Although he was in the closed-door meetings at COP15 which resulted a rather watered-down accord, Ambassador Serra sees the previous gathering more optimistically than some. "Copenhagen was not an overwhelming failure," he said, "but an important step forward." The reason why so many people were disappointed, he went on to say, is because "expectations were irrationally huge."
This time around, Serra predicts that things will be different. While some may be concerned that less of a media frenzy around the next climate meeting in Cancun will mean things won’t be delivered as handily, Serra thinks the meeting will benefit from participants will be under "less pressure" to deliver something dramatic, meaning the negotiations could be aimed at a longer-term strategy.
Still, Brazil’s climate chief isn’t holding out too much hope for much glowing success in Mexico. Despite noting Obama’s even-headed managerial style during closed-door negotiations in Copenhagen, Serra insists that "the Americans won’t be ready" at COP16 — words that echoed strongly as the climate bill was killed in the US Senate later that day.
The shortcomings of some wealthier nations isn’t stopping key players in the developing world from making the most of COP16 — particularly when it comes to REDD, which Serra hopes will help fund safeguards to prevent further deforestation in the Amazon. "REDD discussions have been progressing quite well," he said.
Either way, Brazil’s Ambassador for Climate Change hopes to see the world’s top greenhouse gas emitters step-up and take responsibility to help fund the developing nations advance green technologies and a sustainable infrastructure at COP16.
Just as Brazil has managed to dramatically decrease the rate of deforestation in the Amazon and to produce 47 percent of its energy from renewable sources over the decades, the nation’s climate chief seems fully aware that nothing happens overnight — but that the world may be, more or less, on the right track.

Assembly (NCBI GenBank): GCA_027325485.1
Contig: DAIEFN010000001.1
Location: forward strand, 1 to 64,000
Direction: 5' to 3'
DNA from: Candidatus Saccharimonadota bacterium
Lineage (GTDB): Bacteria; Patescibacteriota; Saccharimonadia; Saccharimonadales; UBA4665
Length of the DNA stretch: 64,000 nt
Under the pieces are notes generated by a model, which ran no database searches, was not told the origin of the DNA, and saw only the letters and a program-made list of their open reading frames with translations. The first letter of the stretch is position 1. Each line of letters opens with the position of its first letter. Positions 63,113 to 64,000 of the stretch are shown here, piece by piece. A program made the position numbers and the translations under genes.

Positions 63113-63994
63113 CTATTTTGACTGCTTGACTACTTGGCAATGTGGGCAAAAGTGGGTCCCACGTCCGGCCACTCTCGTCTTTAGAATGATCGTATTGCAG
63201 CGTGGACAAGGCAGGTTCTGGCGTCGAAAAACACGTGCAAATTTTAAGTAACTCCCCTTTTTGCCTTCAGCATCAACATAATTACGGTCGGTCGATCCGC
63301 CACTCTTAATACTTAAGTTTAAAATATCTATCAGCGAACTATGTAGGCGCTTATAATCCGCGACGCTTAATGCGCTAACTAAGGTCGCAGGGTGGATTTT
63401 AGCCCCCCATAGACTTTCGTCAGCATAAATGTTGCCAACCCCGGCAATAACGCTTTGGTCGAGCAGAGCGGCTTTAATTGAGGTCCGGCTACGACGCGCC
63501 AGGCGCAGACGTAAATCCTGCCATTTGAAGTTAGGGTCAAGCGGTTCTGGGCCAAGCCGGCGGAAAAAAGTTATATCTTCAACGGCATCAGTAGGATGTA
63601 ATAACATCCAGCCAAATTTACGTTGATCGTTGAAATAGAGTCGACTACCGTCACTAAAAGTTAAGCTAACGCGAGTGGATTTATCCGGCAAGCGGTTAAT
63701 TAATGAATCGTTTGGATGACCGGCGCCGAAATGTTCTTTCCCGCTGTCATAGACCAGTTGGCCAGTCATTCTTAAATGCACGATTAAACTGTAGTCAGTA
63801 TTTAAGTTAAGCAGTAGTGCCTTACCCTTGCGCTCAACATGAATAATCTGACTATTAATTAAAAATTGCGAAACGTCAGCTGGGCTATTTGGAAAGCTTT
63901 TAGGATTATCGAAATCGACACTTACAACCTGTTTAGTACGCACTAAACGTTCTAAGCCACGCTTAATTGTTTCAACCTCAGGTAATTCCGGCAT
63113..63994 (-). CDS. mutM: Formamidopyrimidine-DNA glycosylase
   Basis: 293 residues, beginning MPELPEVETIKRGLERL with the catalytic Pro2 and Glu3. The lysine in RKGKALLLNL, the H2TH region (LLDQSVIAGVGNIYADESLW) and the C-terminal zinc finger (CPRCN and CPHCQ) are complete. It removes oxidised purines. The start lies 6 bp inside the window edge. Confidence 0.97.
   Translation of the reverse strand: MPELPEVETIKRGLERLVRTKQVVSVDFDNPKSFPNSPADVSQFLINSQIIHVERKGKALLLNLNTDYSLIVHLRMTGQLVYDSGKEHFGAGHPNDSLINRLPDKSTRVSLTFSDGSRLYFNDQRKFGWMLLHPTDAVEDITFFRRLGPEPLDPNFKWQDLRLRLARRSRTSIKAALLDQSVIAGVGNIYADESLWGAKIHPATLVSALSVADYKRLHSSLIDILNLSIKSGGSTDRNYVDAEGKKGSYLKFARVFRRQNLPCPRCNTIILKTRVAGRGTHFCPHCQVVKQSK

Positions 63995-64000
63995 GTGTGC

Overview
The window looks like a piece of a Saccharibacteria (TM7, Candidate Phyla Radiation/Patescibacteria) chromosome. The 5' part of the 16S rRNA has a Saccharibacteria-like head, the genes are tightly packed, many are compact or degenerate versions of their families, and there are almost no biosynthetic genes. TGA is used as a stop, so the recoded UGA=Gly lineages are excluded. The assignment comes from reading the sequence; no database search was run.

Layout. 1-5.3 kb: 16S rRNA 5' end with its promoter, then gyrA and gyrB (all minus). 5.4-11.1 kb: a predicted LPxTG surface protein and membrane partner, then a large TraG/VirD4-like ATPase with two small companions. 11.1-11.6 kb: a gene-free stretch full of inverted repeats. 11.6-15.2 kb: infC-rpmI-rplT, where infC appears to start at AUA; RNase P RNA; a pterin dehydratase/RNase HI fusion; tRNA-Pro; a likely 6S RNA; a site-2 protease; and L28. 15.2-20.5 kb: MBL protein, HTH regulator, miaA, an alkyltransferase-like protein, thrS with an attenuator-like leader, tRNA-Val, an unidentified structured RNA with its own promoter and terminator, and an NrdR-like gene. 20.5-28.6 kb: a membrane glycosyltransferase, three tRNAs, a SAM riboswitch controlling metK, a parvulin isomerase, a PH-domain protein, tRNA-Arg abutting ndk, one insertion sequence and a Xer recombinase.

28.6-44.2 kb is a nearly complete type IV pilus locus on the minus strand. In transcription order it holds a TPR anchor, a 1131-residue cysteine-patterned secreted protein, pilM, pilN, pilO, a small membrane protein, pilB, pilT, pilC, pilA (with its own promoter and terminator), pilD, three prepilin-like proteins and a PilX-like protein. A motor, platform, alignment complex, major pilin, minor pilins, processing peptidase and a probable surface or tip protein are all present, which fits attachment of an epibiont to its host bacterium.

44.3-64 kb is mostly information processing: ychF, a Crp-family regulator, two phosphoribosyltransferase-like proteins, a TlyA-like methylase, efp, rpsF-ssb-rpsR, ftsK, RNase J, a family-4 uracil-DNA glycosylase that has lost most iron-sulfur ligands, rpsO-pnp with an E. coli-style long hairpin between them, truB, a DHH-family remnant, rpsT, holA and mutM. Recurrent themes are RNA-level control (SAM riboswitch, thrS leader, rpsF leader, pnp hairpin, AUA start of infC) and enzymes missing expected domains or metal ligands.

"Cancun will another step towards a final result," he said. "The final things will come in South Africa."


2.1. Senate Aims To Pass Energy Bill Before Recess
2 August 2010, NPR
The House of Representatives has adjourned for a six-week summer recess, and the Senate’s set to do the same later this week. But before that happens, Democrats have an ambitious to-do list.
They aim to get Elena Kagan confirmed to the Supreme Court and pass a long-stalled bill to help small businesses create jobs. What’s more, they also want to take up an energy bill which was unveiled last week.
It’s been more than a year since the House narrowly passed its energy bill. That was a tough vote for a lot of Democrats because the bill included curbs on carbon emissions, under a system known as cap and trade, which environmentalists love but business and industry hate.
The hope and expectation of those Democrats was that the Senate would redeem their vote by passing the same kind of comprehensive energy bill.
But that was not the bill Senate Majority leader Harry Reid unveiled a few days ago. He admitted his scaled-back proposal contained not one provision on climate change, which he said would not have the votes to pass.
"This bill is not our first choice but it’s our first step," Reid said. "We need, as you know, to have a broader bill, we needed Republican support."
Reid’s energy-only bill has tepid support from environmentalists.
Bill Meadows of The Wilderness Society, who was at the rollout, said he was "hugely disappointed" the measure did nothing to cut carbon emissions.
"We’d love to have more, but it’s simply not possible with the political arena that we’re working in today," Meadows said.
Others reacted more angrily. That same day, Rhode Island Democrat Sheldon Whitehouse went to the Senate floor and chided his leadership for taking a pass on climate change legislation.
"If there’s value in having a fight when you can’t win, my God, there’s value in having a fight when you can," Whitehouse said. "And I think it was worth trying."